Remember that tools exist to serve the ends of our learning community, not the other way around. If they don’t make our lives easier, or offer new opportunities, you might want to rethink that tool’s inclusion. You’ll have to experiment and play around a little to find what fits, but by keeping your learning goals and outcomes front of mind, you should be able to select the right tools for the right jobs in your course to enrich your learners.

Activity: All Together Now!

Consider what we’ve learned so far with TRIZ regarding communication and community. By identifying what we don’t want, we learn what we do want. And by learning what we want, we can identify what we need. With the presumed ethos of your would-be course in mind, think of a tool that will help serve those ideas and evaluate it with some of the aforementioned methods.

If you’re thinking about a tool from the showcase above, you can ask yourself the three bulleted questions previously outlined (will the tool serve us, will the tool improve ease and accessibility, will the tool increase expression). If you’re thinking about a different tool, try to size it up using Western University’s eLearning Tool rubric[PDF]. You can even mix and match approaches, or make use of TRIZ again (how can I make sure this tool makes my course worse?)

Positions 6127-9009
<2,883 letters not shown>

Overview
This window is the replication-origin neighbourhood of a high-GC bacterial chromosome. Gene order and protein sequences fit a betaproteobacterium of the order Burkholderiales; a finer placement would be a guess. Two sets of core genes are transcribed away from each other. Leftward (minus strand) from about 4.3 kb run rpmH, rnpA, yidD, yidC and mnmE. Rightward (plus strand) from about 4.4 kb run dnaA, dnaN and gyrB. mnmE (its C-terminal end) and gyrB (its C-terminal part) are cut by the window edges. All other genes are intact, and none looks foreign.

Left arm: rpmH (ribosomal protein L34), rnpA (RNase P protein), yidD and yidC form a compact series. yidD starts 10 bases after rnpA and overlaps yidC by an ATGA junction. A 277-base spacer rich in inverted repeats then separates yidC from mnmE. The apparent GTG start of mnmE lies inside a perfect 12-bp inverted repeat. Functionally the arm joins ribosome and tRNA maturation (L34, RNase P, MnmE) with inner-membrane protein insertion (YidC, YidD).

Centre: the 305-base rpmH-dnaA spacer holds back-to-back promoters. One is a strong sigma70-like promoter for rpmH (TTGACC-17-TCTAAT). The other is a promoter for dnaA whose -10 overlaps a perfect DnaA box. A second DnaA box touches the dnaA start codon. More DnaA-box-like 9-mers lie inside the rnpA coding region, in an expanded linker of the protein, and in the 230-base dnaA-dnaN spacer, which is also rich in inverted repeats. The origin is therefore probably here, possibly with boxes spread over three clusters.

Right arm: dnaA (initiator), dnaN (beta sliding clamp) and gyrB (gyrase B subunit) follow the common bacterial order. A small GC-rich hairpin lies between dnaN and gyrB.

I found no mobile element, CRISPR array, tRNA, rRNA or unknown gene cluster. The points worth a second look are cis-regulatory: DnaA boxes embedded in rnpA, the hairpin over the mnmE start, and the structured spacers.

Looking Back and Moving Forward

Hopefully by now you have a firm understanding of the ways in which you can turn your course into more of a community. Through the action of co-creation and communication, you’ll be able to intrinsically motivate your learners and help fashion a space that catalyzes meaningful relationships and, of course, learning! As well, you know what to look for in tools that will help you establish and facilitate that action and atmosphere.

The next section of this module deals with the Community of Inquiry framework (Garrison, et al., 1999).[1] We’ll be exploring the ways in which different forms of presence converge to produce a valuable learning experience. We will take what we’ve learned about communication and community, and apply it to other forms of interaction that will occur within your course.

Key Takeaways

Tools are meant to work in service of your course’s goals and outcomes, not the other way around.

You should look to select tools that improve accessibility, or improve the course’s ability to facilitate itself as a learning community.

Part of tool selection is about curation and experimentation — taking the time to understand the idiosyncrasies of your chosen software.

Just because a tool looks slick, doesn’t mean it’ll work well or necessarily meet the needs of your course.

  1. Garrison, D. R., Anderson, T., & Archer, W. (1999). Critical inquiry in a text-based environment: Computer conferencing in higher education. The Internet and Higher Education, 2(2-3), 87–105.


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Designing and Developing High-Quality Student-Centred Online/Hybrid Learning Experiences by Seneca College; Humber College; Kenjgewin Teg; Trent University; and Nipissing University is licensed under a Creative Commons Attribution-NonCommercial 4.0 International License, except where otherwise noted.